Following a blessedly long absence from the public eye, Kellyanne Conway returned to the airwaves this past Tuesday to defend Donald Trump's abrupt dismissal of FBI director James Comey. (Comey, lest you forget, was leading and expanding upon an investigation into the Trump administration's ties to Russia.)
Many speculated that Conway had disappeared because she was becoming more of a liability than an asset to the White House, what with her highly unethical promotion of Ivanka Trump's clothing brand and her outrageous spinning of the truth into what she termed "alternative facts." And this might be true! Who cares, really, why we got a few blissful Conway-less weeks. We got them. And now they're over. (Not that we could really enjoy them because of every other insane and terrible thing that happened as the result of the Trump administration.)
But so, Conway popped up in order to talk with Anderson Cooper on CNN about Comey's firing, and while she replied to a question of Cooper's, he could be seen rolling his eyes. This took place when Conway started rambling on about Trump's decisive victory in Michigan over Hillary Clinton (man, the Trump team really wishes that being president actually just consisted of one long campaign, doesn't it?), and it's pretty clear that Cooper rolled his eyes because Conway was deflecting his pertinent question of why Trump praised Comey's handling of Hillary Clinton's emails in the past but was now using those same emails as the reasoning for firing him. Personally, I don't really see how Cooper's eyes haven't permanently lodged in the back of his head based off all the times he has had to interact with Conway, but no matter. He rolled his eyes at a person who was being evasive in her responses to his direct questions, and that was that. Right?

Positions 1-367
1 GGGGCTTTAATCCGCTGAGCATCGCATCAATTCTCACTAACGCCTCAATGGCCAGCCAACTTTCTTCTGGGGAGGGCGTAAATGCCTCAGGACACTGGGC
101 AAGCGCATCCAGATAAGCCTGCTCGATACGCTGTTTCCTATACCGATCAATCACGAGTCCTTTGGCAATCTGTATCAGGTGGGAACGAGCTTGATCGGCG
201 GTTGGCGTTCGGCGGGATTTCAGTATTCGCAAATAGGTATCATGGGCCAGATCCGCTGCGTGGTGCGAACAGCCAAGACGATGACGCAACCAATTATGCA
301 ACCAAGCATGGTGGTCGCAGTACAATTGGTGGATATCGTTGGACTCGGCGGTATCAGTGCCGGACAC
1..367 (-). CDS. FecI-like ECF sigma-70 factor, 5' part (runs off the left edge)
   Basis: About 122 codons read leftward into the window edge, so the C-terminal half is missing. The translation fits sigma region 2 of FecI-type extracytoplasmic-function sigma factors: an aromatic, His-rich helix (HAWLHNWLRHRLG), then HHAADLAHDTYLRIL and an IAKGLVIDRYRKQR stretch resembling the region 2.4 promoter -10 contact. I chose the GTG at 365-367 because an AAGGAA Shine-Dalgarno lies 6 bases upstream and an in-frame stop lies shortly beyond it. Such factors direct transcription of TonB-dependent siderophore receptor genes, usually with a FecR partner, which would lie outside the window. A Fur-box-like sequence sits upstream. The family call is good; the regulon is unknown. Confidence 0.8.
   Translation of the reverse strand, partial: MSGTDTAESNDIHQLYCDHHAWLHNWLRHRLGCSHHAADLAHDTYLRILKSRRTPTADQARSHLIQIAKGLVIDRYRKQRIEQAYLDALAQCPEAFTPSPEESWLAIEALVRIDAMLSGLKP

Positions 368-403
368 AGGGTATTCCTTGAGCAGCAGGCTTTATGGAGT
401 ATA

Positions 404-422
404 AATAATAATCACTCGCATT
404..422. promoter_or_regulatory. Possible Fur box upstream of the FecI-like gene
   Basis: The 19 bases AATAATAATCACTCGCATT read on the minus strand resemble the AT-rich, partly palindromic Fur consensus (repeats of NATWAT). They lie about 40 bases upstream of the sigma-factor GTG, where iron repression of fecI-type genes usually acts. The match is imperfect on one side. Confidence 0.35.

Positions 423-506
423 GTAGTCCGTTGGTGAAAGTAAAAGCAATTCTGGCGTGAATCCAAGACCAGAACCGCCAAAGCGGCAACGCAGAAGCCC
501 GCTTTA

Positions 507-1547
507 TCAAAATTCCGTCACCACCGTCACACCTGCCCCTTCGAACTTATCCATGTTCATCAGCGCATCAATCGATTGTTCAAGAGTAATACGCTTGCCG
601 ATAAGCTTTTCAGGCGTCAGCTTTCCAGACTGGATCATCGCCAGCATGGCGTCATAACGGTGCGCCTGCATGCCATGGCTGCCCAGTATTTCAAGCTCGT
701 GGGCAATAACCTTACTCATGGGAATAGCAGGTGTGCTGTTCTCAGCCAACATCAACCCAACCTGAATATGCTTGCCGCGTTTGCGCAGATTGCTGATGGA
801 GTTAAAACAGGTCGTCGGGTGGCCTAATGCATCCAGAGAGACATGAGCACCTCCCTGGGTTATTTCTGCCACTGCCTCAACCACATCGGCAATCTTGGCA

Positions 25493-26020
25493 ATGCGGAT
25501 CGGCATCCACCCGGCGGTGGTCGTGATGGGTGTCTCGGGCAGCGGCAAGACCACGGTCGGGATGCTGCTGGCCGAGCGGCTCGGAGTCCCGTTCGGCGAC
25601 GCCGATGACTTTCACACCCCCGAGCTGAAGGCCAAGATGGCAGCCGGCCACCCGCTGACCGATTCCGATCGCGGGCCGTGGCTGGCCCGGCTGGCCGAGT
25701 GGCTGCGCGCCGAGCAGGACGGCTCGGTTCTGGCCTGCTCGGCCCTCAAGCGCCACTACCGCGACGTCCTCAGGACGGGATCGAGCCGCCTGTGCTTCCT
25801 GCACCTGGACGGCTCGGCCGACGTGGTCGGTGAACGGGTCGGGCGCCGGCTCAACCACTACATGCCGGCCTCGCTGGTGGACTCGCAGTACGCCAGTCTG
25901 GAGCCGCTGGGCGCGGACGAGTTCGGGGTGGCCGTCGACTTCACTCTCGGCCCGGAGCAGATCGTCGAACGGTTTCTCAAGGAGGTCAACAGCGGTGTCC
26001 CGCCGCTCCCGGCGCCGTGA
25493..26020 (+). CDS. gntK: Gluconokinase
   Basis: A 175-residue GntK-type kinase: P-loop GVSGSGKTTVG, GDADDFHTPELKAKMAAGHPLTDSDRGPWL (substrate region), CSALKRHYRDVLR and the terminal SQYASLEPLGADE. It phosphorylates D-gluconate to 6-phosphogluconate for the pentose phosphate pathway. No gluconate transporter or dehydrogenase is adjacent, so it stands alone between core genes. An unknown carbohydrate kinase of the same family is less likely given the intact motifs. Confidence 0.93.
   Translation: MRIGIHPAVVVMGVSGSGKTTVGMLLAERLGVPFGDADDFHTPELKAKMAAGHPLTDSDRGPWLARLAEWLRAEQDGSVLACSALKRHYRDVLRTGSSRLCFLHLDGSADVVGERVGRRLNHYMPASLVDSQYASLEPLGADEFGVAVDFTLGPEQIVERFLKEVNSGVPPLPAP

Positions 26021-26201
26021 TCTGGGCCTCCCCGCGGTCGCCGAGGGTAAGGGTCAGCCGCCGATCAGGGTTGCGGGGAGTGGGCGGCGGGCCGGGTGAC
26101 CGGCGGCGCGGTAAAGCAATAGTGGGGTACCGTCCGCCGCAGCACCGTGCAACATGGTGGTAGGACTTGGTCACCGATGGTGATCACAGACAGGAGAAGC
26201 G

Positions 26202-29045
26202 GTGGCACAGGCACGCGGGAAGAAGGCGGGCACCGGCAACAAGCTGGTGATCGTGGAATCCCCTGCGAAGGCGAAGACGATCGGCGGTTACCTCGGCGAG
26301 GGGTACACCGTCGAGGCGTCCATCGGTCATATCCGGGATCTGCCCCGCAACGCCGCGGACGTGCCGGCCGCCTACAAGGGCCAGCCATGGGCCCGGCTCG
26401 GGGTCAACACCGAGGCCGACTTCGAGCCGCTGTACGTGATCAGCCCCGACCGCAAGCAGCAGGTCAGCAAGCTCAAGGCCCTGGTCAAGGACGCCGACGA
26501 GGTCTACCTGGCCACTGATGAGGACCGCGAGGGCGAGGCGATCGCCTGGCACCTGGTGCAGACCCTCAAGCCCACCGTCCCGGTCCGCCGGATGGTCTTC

Wrong. Because, today, Conway appeared on Fox & Friends and said that the reason Cooper rolled his eyes was "sexism." Before complaining about how often she is a victim of sexism, Conway made a point of deriding Clinton's supposition that sexism played a role in her electoral defeat, saying, "Hillary Clinton is in search of sexism as a lame excuse for why her disastrous candidacy and campaign lost six months ago. I face sexism a lot of times when I show up for interviews. Could you imagine rolling your eyes, having a male anchor on a network roll eyes at Hillary Clinton or a female spokesperson for President Obama or President Bill Clinton? I think not.”
Hmm... maybe not, but I can pretty easily imagine massive crowds of people being riled up by members of the Trump administration—including Trump himself—into chanting "Lock her up" about Clinton, and interspersing that chant with cries of "Burn the witch." (And worse.)
But the main reason I can't imagine Cooper rolling his eyes at Clinton or a female spokesperson for Obama is because, as much as a certain amount of disingenuousness is expected from politicians and their representatives, the base level at which Trump and his cronies—including women like Conway, like Sarah Huckabee Sanders, like Ivanka Trump—operate, one full of lies and evasions and absurd provocations, is one which tends to elicit—at minimum!—an eye roll or two.
This does not mean Cooper is sexist. It means that Conway lies and obfuscates at a level which needs to be called out; not because she's a woman, but because she's a horrible person, whose own self-interest, as well as those around her, is all that matters to her, never mind the fact that her actions are contributing to an America in which millions of women stand to lose access to health care, a problem that is, actually, very sexist indeed.